Healthcare Industry

The Opportunity - the "Clinical Iceberg" for Health Services:

An increase in the aging population will result in an increased demand for healthcare services in general, including monitoring devices. Given the costs of managing elderly and chronically ill patients, the patient monitoring market has a lot of potential to grow.

The ecology of medical care is such that people generally relate to healthcare only in severe cases. This is because the medicine is traditionally concerned with health conditions that immediately threaten one’s life and limb. Yet, most health problems are not of this kind.

Most of the time people are complaining of health problems that are vague, ill defined, and likely to contain scattered variation. Further, there are many health conditions, which are too complex to be explained and managed medically.

Concerns with body weight, skin conditions, such as acne, various aches, poor sleep, fatigue, or “catching cold easily” are well known examples.

Since 1960s, it is agreed that health problems occur frequently (in about 80% of the population) yet only a fraction are seen by professionals, including

general practitioners (GP), specialists and complementary or alternative medicine (CAM).

This phenomenon, known as “clinical iceberg” has been confirmed in several studies, which revealed that

the level of unreported, “ordinary care” remained unaffected by changes in the health care system.

EGF Health Systems sees a great business opportunity in the fact that (a) people are becoming increasingly more informed about health maintenance issues and that (b) the persistently high demand for

self-care systems is not being met. With our FAST* medical device and EPIC software systems we believe

we can meet this demand for healthcare services.

Increasing Costs Will change Industry Focus

Possibly the biggest driver for spending in the patients monitoring market will be to promote greater

precautionary testing and data acquisition from the patients monitors into paperless charting systems

(EMRs) and to increase awareness of patient monitoring systems.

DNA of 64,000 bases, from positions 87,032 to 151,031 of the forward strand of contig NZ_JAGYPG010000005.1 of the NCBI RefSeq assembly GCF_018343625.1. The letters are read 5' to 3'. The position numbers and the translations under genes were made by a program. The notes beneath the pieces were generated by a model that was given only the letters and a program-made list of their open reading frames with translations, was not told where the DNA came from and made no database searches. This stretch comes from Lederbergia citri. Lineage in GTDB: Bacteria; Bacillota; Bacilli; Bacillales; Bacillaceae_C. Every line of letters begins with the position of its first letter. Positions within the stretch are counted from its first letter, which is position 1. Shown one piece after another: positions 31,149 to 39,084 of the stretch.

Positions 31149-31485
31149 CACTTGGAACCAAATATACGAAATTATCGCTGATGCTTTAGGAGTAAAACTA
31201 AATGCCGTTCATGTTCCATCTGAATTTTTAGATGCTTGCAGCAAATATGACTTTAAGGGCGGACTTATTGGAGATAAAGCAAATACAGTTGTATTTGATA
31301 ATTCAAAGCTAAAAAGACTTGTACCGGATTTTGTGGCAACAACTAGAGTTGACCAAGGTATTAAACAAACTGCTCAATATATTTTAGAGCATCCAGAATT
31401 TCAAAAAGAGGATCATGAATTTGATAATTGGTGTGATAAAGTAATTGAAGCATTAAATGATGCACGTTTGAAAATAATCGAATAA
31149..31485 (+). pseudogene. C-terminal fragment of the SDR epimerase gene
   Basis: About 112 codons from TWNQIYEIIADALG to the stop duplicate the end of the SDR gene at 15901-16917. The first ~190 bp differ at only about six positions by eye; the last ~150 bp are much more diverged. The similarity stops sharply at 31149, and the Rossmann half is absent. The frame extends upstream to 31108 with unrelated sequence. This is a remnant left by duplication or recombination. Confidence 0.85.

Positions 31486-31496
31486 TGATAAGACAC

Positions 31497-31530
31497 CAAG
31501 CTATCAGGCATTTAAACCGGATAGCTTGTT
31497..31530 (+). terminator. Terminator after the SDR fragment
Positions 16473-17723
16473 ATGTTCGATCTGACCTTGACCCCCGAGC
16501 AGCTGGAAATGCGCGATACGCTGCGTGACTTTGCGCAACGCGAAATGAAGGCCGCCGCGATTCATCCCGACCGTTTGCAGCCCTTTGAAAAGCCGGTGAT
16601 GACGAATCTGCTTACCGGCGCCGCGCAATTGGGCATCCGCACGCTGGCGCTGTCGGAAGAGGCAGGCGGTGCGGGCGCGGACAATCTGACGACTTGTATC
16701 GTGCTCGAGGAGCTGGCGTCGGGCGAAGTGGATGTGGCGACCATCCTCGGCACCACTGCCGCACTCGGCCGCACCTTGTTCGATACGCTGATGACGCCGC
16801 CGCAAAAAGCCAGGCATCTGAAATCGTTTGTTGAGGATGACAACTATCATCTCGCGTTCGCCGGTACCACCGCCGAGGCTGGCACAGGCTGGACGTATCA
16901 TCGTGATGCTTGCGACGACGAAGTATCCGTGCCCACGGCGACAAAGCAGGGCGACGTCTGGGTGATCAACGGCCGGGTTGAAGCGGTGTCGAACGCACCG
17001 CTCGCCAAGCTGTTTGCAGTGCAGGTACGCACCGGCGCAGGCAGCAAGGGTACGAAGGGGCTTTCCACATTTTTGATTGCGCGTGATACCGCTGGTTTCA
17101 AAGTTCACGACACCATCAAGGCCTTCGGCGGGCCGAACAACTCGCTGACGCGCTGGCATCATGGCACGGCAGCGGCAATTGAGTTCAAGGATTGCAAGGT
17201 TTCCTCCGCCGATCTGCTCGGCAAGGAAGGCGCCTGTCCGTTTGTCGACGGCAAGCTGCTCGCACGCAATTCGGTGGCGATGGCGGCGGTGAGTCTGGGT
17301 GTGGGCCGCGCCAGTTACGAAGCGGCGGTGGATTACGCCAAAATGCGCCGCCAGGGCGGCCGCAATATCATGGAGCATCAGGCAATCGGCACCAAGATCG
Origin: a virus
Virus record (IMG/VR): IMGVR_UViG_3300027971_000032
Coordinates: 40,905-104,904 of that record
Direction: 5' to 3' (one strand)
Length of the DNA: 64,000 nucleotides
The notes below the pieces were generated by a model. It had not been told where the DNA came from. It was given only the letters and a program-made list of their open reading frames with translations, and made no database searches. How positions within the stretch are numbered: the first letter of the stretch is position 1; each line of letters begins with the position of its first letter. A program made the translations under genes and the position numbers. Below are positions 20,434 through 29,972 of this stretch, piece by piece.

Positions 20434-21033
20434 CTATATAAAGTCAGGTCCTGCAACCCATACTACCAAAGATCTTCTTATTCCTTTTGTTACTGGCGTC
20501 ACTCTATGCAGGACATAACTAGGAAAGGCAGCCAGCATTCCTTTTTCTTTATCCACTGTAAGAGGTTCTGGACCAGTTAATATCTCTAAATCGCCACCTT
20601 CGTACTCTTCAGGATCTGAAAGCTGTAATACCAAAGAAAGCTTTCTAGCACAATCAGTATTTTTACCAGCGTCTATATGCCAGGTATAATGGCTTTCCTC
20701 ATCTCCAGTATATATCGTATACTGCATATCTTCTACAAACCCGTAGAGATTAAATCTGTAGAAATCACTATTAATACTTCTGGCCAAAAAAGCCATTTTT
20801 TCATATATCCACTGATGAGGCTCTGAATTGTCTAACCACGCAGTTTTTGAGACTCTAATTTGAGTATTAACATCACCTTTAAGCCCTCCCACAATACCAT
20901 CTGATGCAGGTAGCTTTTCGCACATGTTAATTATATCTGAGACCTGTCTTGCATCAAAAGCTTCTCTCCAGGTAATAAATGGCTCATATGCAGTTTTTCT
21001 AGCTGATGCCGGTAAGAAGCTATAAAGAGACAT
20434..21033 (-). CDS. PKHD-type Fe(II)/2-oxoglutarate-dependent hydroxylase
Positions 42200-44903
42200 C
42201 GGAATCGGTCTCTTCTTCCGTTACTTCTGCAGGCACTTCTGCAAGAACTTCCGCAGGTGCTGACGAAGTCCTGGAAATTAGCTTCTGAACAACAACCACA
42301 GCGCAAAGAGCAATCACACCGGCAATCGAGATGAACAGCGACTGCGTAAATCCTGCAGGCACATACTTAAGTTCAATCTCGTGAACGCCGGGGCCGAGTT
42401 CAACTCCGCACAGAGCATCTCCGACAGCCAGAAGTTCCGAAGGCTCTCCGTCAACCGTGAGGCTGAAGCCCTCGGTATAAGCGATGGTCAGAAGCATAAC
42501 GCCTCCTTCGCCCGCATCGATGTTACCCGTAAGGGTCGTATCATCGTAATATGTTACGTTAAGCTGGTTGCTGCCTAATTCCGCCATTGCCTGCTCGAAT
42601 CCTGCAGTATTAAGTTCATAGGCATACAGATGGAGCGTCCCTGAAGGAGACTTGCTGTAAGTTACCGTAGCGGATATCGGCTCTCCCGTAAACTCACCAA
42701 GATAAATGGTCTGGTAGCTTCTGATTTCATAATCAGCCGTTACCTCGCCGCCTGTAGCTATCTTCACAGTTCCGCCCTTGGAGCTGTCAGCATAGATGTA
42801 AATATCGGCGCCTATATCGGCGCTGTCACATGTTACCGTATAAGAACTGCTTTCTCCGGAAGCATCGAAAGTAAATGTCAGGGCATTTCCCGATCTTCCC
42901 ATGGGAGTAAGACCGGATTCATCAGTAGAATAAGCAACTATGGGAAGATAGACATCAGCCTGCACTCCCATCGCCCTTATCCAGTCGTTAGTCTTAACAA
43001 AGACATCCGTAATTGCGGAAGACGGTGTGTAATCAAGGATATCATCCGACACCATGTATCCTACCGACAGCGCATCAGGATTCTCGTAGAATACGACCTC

Patient monitoring and the digital delivery of Healthcare Service will be one of the primary drivers of

growth and revenues in the Healthcare sector.

Policy is changing at the Federal level, cultural attitudes about wellness are evolving and new forms of

technology are transforming the way patients relate to their bodies and the way clinicians practice

medicine. One of the most important trends to watch is the growth of the digital health sector.

Digital Health Funding Tops $4.1B: 2014 Year in Review

2014 was an incredible year for the digital health ecosystem, particularly for the 258 companies that has

their coffers filled by investors. The year was a record-breaker from the start and by its close venture

funding for digital health companies surpassed $4.1B, nearly the total of all three prior years combined.

This represents a 125% YoY growth in funding compared to 2013.

It wasn't just the total dollars raised that significantly increased in 2014. We saw 295 deals close and an

average deal size of $14.1M, an increase of nearly 40% YoY. (Note: Our venture funding data only includes disclosed US deals above $2M).

Source: Teresa Wang, Jan 1, 2015, Rock Health

The top six categories that accounted for 44% of all digital health funding in 2014 were analytics and big

data, healthcare consumer engagement, digital medical devices, telemedicine, personalized medicine,

and population health management. Personalized medicine, defined as software used to support the

practice of medicine customized to an individual's genetics, slid into the top six for the very first time this

year. This growth in funding could be attributable to the technological innovations in both genomics and data analysis in recent years. The other five categories continue to see strong funding as a result of the

changing healthcare legislative and reimbursement environment.

Investors are getting (really) active. In 2014, there were 344 dabbling investors (one or two deals per year) compared to only 121 back in 2011 - a nearly 3x increase. And there's a growing group of serial investors (three or more deals per year) establishing themselves in the space, with 55% of the serial investors of

2013 continuing to do 3+ deals in 2014. The most active investors in digital health represent a diverse

mix of corporate, healthcare, technology, and agnostic venture funds.

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